By Bailie Staton
The 16-foot-high sculpture amazed visitors to the 1939 World’s Fair that year in the Flushing Meadows area of New York City.
It commemorated the contributions of black music to America and resembled a giant harp. Standing as the harp’s strings were 12 black figures standing at graduated heights on the sounding board, which was formed as the hand and arm of God.
The Harp was certainly black sculptor Augusta Savage’s most monumental work. It also represented the artistic and musical genius that had emanated from Northeast Florida in the early 20th century.
For not only was Savage born in Green Cove Springs in 1892, she relied upon the famous black anthem “Lift Ev’ry Voice and Sing,” penned by Jacksonville’s Rosamond and James Weldon Johnson, as her inspiration for The Harp.
“Some people call it The Harp, some people call it The Voice and some just call it ‘Lift Ev’ry Voice and Sing,’” said Eugene Francis with the Friends of Augusta Savage Arts and Community Center. Its intent was to symbolize and commemorate the contributions of black musicians.
Sadly, after the fair the plaster-cast sculpture was destroyed due to a lack of funds to cast it in bronze.
Although The Harp was Savage’s last major commissioned work, her previous work as a sculptor and member of the New York artistic scene have cast her as a luminary among the 20th century artists.
“She was one of the major players under the New Negro movement just prior to the Harlem Renaissance,” Francis said.
Savage grew up in a large family and entertained herself by playing with clay she found in her hometown. The young girl soon fell in love with sculpting clay, much to the dismay of her minister father and the larger art world, which did not recognize her talent early on because of her race.
Little did her parents know that their daughter would combat poverty, racism and sexual discrimination to become one of the leading artists of the Harlem Renaissance.
In 1907, 15-year-old Savage married her first husband, John T. Moore, and had her only child, Irene, at just 16 years old. The marriage didn’t last long though as Moore died a few years later.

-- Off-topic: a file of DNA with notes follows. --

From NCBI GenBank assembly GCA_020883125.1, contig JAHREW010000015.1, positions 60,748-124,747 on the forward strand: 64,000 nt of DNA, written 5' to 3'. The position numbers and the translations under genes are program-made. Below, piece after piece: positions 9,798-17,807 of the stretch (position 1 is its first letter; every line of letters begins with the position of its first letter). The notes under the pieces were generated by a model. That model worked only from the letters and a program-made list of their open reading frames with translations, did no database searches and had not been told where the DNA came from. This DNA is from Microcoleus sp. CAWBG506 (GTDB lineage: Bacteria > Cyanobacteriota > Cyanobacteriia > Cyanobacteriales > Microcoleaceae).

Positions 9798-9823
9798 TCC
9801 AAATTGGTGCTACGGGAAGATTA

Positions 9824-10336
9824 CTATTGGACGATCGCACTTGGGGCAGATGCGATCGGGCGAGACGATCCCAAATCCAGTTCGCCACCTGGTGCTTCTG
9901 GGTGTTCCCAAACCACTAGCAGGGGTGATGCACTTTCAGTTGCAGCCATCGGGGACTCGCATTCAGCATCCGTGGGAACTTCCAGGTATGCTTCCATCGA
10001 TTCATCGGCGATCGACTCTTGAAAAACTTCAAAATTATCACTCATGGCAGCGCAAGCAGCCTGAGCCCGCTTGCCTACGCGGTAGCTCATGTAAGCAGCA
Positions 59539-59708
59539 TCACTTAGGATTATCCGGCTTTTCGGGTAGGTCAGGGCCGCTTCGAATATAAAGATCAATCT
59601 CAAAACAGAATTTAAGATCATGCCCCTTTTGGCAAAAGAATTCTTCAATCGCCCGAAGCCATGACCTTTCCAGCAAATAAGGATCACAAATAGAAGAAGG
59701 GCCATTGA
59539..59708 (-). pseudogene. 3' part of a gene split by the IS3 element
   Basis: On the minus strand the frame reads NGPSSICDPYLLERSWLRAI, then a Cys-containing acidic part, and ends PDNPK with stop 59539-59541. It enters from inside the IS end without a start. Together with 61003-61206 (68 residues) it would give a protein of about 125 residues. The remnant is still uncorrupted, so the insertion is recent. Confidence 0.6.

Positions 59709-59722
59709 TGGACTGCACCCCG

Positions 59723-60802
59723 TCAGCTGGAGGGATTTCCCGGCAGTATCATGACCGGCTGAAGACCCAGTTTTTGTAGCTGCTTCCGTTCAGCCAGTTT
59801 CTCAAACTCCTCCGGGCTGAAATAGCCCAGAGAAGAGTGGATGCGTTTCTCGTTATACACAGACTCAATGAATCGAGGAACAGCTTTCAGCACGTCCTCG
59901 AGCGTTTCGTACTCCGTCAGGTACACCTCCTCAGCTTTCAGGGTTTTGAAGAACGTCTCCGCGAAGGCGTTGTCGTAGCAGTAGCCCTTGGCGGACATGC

In 1915, Savage and her daughter moved to West Palm Beach where Savage met her second husband, James Savage. With a new husband and a new good source of clay, Savage blossomed in West Palm Beach.
She created a group of sculptures that she entered into the annual South Florida Fair, they were well received, winning her the favor of the fair’s superintendent, George Graham Curie, who was very supportive of her work. He even encouraged her to go study art, despite the racial discrimination dividing the country.
In the early 1920s, Savage divorced her husband and moved to Jacksonville. She planned to create sculptures of famous black residents by commission between the years of 1920 and 1921, but the plan did not succeed.
She then decided to take a new route at the end of 1921. Dropping her daughter off at her parent’s two-story house on Middleburg Avenue in Green Cove Springs, she headed for New York City.
When she arrived, she enrolled at the tuition-free school of Cooper Union to study sculpture.
School faculty were amazed at her talent and waived tuition for some of her courses. The school also presented her with a scholarship to help with living expenses.
“She was a woman, which was already difficult as an artist. On top of that she was black, that’s why she became so successful. She defeated the odds,” said Imani Phillips, archival assistant at the Jacksonville Historical Society.
Average students at Cooper Union graduated in four years, however, the quick-learning and talented Savage graduated in three.